Like you I have deep regrets about things not saved but it’s lucky I’ve always loved photographs and have many of those. There are family tree questions I wish I’d asked both her and her mother which didn’t seem important at the time.
I love the photographs you’ve displayed today, so natural. Thank you Souldipper. xxx Huge Hugs xxx
Aha, David. You may be solving a mystery. My maternal grandparents were both from England. Is this an English trait?! (I was going to say “torture tactic”. 🙂 )
To add to my delinquency in not saving audio tapes, our home burned to the ground when I was 12. I have one photo of me as a baby, thanks to an aunt who happened to keep photos people had sent to her. Without old family photos, the questions were even less forthcoming. Mother tried to interest us in a family tree of her side of the family, but since they were all strangers to us, we didn’t “bite”. Oh dear, how must she have felt?
I’m beginning to think all parents need to do a video citing the important information that their children hadn’t shown any interest in questioning. Nearly every video could be titled, “Things you never thought you’d care about.” 😀
Thank you for the hugs. How did you know I needed them right now?!
I like that phrase things you never thought you’d care about… I’ll use it… I wrote a family history, and gave a copy each to my children. The wretches never read it – one lot gave it to the grandchildren to draw on the back, the other one has no memory of me even giving it to her! I’ll try again using your phrase in years to come.
I used to keep my children home from school if I felt they were tired or jaded, and therefore wouldn’t learn anything. And I simply wrote and told their teachers, and they never queried it…
Can’t we kids be a source of heartbreak?! While we’re in the throes of youth, we just don’t realize it! One of my oldest nieces has Mother’s family tree that she drew on the back of a roll of wallpaper. The niece is delighted to have it, but who knows where it will go from here.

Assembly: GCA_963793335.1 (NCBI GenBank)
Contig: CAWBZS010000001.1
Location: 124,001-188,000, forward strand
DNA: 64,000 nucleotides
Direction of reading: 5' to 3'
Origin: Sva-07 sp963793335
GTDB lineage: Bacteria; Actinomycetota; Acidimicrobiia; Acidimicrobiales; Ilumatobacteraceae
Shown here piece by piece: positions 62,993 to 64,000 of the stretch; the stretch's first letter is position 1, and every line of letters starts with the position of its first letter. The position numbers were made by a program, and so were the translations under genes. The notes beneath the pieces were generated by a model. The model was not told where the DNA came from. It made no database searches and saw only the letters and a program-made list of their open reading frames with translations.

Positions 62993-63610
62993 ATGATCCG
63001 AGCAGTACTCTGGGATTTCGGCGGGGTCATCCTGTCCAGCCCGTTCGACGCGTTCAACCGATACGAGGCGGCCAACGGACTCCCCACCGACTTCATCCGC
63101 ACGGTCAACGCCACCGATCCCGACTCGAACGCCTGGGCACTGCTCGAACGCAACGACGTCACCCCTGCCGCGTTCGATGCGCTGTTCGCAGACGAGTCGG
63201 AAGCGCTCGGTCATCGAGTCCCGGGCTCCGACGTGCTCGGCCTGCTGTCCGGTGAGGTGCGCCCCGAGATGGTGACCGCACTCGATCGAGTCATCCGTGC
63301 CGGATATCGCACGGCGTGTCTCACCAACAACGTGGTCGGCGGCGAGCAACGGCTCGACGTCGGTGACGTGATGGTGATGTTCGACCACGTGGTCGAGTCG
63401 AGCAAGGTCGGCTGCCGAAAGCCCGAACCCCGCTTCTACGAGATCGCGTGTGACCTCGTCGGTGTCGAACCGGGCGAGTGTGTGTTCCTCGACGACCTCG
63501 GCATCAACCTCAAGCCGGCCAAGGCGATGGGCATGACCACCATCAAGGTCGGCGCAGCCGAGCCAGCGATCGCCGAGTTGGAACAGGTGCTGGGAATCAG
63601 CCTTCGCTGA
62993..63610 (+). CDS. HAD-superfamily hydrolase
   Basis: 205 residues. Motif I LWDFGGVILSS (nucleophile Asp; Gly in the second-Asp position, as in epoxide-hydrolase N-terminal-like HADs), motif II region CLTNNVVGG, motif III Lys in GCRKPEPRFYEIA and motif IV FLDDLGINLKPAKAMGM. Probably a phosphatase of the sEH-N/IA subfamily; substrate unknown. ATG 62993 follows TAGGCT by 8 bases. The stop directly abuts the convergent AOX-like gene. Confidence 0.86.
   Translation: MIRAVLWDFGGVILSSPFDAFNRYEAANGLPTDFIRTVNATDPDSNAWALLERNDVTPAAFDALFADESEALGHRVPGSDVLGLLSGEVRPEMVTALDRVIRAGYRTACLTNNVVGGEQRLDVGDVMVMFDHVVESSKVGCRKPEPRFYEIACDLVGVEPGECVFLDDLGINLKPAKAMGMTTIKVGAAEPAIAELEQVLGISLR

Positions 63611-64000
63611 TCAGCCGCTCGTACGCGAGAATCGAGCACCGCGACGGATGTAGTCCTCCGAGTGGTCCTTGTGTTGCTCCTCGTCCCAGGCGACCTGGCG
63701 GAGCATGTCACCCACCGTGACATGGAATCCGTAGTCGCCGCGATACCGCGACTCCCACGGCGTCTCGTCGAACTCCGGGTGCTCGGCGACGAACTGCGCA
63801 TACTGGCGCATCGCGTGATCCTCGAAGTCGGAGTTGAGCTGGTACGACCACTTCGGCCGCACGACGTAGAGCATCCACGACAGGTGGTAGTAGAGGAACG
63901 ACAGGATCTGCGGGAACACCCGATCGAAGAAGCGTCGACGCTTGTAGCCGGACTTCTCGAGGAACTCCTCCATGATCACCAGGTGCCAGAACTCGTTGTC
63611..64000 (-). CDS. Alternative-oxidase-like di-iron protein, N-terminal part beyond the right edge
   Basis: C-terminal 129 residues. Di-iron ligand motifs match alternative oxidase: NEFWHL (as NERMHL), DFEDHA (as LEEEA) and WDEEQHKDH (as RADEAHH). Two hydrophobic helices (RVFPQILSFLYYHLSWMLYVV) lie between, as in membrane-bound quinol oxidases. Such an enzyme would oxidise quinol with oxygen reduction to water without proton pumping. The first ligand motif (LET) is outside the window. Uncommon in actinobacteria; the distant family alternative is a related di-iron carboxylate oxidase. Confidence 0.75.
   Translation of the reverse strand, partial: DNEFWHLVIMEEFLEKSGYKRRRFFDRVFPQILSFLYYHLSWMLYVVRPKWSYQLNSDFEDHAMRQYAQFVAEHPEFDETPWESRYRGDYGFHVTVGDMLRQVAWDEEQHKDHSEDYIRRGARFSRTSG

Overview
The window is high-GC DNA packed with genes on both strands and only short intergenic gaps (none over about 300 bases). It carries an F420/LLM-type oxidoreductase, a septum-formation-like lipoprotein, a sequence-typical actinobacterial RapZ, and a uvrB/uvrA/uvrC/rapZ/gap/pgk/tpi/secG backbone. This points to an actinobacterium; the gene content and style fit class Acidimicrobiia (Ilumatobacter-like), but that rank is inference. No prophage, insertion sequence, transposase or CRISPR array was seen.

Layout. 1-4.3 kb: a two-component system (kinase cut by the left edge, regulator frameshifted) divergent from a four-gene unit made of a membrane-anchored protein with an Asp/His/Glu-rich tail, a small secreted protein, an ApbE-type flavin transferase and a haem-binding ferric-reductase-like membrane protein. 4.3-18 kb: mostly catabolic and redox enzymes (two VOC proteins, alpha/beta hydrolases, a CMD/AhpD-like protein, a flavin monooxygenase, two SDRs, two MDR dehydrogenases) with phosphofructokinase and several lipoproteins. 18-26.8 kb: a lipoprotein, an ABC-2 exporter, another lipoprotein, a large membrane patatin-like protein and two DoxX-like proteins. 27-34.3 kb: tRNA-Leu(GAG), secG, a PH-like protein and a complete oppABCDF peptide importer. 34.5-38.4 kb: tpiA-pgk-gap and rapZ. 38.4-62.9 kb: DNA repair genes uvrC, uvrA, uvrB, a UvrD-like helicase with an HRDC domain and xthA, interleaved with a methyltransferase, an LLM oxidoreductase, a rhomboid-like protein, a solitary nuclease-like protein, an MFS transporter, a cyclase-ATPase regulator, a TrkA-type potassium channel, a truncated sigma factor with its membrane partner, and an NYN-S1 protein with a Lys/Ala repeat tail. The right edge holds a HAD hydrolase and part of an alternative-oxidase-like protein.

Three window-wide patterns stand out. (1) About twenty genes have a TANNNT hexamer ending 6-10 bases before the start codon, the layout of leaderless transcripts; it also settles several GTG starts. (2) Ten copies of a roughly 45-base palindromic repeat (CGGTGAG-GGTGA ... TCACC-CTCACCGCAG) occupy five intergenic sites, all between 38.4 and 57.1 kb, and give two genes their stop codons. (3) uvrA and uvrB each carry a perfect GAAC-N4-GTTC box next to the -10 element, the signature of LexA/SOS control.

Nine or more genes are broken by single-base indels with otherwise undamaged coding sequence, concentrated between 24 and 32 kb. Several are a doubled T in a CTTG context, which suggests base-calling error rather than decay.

Good for you, Valerie. I find that such unstated support! As a manager, I also used mother’s psychology. I told staff to take “mental health days” if they really needed it. I had very low absenteeism.
Sadly, I was ripped off of any interesting parenting solutions–the alcoholic father pretty much wasn’t present, and if he threatened it was pretty much guaranteed the follow through wouldn’t happen. However, as a result, I was a very creative parent myself–I made it up as I went! LOL The girl still laughs as she tells the ‘mean mom with dumb rules’ stories. The most dreaded consequence was ‘grounded’. In our house that ‘grounded’ meant you were getting one on one time cuz you obviously needed it–you’d apparently ‘forgotten’ a few things. She says she was “grounded to ‘the mom'”……I prefer to look at that differently. LOL Dunno why she’d say that ‘social embarrassment’ happened..I merely took her everywhere I went….grocery store, post office, the water department, a friends house–meetings even! I mighta made a point to have LOTS of places to go on those occasions, but I wouldn’t want her bored now would I?! She lived–and she’s a pretty responsible, successful adult despite the ‘trauma’ inflicted by the ‘mean mom with dumb rules’. *laughing and rolling my eyes here!*
What an awesome adventure you had! ( I adore the babies–and the poor pony…..ohhhhh..)
Taking that break and ‘indulging’ is a pretty important thing to do for yourself. Thanks for taking me along!
Isn’t it a hoot, Mel! Social embarrassment is understood by every teen on our continent. When the time comes for parents to be invisible, they have a nasty habit of showing up at the wrong time and saying all the stupidest things imaginable. The reason I was so keen on working part time was to stop having to shop with Mom who’d tell every store clerk how ridiculous prices were and how broke we were.
(Guess who gave the insurance co a blast yesterday because their rates rise just because some owner dude needs a new cadillac. I hate being hamstrung…I have to have insurance, but have NO SAY as they keep raising their blinking prices.)
Yah…that wee horse. I was beside myself when I saw these people had put a little pony in a small stupid pen a few weeks ago. I snapped that photo when it was tethered outside of its pen so it could get some grass. Yesterday, it was in its pen and wouldn’t even raise it’s head when I spoke to it. It was laying down and its eyes were shut. The eyes are very bulging, its body looks crooked, so I think it’s very old and likely unwell. I now suspect it’s deaf. These people have a little boy with Cerebral Palsy so perhaps this very old pony is living out the last of its long life there where the little boy can experience a very quiet little horse.